US Federal Reserve minutes released this Wednesday showed officials split at their last meeting over how to continue with interest rates: some members saw the need for more increases while others expected a slowdown in growth to remove the need to tighten further.
Even when the decision to increase the Fed's benchmark rate by a quarter percentage point was unanimous, the May 2/3 meeting summary reflected disagreement over what the next move should be, with a tilt toward less aggressive policy.
At the end, the rate-setting Federal Open Market Committee voted to remove a key phrase from its post-meeting statement that had indicated “additional policy firming may be appropriate.”
The Fed appears now to be moving toward a more data-dependent approach in which myriad factors will determine if the rate-hiking cycle continues.
“Participants generally expressed uncertainty about how much more policy tightening may be appropriate,” the minutes said. “Many participants focused on the need to retain optionality after this meeting.”
Essentially, the debate came down to two scenarios.
One that was advocated by “some” members judged that progress in reducing inflation was “unacceptably slow” and would necessitate further hikes. The other, backed by “several” FOMC members, saw slowing economic growth in which “further policy firming after this meeting may not be necessary.”
The minutes do not identify individual members nor do they quantify “some” or “several” with specific numbers. However, in Fed jargon, “some” is thought to be more than “several.” The minutes noted that members concurred inflation is “substantially elevated” relative to the central bank’s goal.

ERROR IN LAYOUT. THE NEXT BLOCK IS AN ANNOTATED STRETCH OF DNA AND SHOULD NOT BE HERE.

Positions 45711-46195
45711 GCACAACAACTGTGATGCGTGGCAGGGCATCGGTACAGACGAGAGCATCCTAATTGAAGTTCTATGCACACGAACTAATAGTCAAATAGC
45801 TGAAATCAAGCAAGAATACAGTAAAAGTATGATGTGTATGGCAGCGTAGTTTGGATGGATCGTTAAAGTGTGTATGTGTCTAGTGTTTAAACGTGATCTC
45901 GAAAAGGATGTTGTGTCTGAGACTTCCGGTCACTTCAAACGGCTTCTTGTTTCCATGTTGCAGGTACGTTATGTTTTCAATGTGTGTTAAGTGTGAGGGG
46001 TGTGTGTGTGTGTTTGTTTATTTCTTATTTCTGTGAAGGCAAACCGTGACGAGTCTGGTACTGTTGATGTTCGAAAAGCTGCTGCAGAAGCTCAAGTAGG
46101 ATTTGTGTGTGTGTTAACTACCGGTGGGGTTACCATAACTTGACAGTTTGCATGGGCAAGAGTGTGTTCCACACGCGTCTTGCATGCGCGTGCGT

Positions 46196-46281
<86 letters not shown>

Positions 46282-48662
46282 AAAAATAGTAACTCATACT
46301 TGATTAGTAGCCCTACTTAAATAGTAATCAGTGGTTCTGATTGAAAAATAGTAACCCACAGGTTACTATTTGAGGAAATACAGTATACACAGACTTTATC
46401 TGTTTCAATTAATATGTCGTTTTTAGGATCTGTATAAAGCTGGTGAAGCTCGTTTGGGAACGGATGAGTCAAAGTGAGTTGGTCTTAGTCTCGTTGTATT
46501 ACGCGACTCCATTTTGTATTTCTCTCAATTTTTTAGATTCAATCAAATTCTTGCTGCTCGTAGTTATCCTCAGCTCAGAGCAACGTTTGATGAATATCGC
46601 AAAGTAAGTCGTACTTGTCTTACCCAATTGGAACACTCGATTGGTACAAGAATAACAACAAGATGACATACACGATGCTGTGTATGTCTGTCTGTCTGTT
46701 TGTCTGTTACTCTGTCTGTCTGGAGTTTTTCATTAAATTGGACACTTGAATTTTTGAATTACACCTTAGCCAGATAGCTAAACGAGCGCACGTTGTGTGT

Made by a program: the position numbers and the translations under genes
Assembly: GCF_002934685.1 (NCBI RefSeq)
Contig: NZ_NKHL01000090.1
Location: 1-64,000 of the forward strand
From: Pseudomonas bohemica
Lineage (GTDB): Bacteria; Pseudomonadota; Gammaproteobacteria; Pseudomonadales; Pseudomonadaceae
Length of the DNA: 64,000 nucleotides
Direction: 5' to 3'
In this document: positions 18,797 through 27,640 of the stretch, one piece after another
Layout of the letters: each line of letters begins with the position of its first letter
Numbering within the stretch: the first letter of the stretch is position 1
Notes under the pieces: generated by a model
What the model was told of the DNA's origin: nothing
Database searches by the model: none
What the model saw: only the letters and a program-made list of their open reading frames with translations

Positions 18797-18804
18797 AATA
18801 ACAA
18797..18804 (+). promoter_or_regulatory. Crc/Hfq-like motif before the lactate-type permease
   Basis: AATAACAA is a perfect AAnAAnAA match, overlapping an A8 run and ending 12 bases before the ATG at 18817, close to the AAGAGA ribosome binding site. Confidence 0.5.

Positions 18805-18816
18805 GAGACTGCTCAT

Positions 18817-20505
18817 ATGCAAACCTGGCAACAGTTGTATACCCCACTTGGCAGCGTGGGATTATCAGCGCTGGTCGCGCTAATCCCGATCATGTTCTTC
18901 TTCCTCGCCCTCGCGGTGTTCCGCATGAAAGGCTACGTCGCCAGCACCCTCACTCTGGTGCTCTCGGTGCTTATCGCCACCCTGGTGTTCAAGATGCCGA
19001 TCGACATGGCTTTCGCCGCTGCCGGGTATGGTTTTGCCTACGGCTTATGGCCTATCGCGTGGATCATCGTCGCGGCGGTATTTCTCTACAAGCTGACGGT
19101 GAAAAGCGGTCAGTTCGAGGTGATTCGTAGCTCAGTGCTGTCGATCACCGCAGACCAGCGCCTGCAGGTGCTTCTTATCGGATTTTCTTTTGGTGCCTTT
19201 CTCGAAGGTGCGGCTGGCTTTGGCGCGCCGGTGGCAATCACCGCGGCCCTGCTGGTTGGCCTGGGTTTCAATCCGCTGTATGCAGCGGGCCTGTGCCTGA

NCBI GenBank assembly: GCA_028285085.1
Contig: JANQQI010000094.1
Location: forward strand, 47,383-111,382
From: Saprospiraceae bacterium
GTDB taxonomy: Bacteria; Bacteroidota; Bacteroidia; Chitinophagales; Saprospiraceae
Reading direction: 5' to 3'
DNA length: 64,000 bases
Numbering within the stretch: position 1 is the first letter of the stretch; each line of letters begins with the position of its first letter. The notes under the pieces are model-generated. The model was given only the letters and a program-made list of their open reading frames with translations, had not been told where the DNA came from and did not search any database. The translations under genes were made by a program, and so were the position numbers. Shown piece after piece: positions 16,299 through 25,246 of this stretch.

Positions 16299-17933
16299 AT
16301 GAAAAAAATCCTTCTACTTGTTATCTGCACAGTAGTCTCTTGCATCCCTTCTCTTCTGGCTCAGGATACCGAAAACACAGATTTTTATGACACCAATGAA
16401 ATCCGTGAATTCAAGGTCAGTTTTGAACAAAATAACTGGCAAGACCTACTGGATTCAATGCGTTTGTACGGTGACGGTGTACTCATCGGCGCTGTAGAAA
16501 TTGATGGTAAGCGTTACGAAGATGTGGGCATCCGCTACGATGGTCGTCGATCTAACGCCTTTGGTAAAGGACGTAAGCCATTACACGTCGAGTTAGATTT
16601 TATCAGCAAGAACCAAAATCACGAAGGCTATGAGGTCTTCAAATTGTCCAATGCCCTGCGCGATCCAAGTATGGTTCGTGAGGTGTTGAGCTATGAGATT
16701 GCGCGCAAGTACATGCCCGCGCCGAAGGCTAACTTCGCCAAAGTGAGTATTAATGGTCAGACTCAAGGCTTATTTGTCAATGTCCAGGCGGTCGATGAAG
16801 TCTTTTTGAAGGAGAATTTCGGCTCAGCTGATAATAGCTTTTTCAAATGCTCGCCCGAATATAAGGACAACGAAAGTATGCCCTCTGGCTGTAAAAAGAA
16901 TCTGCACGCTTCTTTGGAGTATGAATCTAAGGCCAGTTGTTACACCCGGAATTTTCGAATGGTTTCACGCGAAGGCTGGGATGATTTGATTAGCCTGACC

While the future expectations differed, there appeared to be strong agreement that a path in which the Fed has hiked rates 10 times for a total of 5 percentage points since March 2022 is no longer as certain.
“In light of the prominent risks to the Committee’s objectives with respect to both maximum employment and price stability, participants generally noted the importance of closely monitoring incoming information and its implications for the economic outlook,” the document said.
FOMC officials also spent some time discussing the problems in the banking industry that have seen multiple medium-sized institutions shuttered. The minutes noted that members are at the ready to use their tools to make sure the financial system has enough liquidity to cover its needs.
At the March meeting, Fed economists had noted that the expected credit contraction from the banking stresses likely would tip the economy into recession.
They repeated that assertion at the May meeting and said the contraction could start in the fourth quarter. They noted that if the credit tightness abated that would be an upside risk for economic growth. The minutes noted that the scenario for less impact from banking is “viewed as only a little less likely than the baseline.”
The minutes also reflect some discussion on the talks to raise the national debt ceiling.
“Many participants mentioned that it is essential that the debt limit be raised in a timely manner to avoid the risk of severely adverse dislocations in the financial system and the broader economy,” the summary stated”.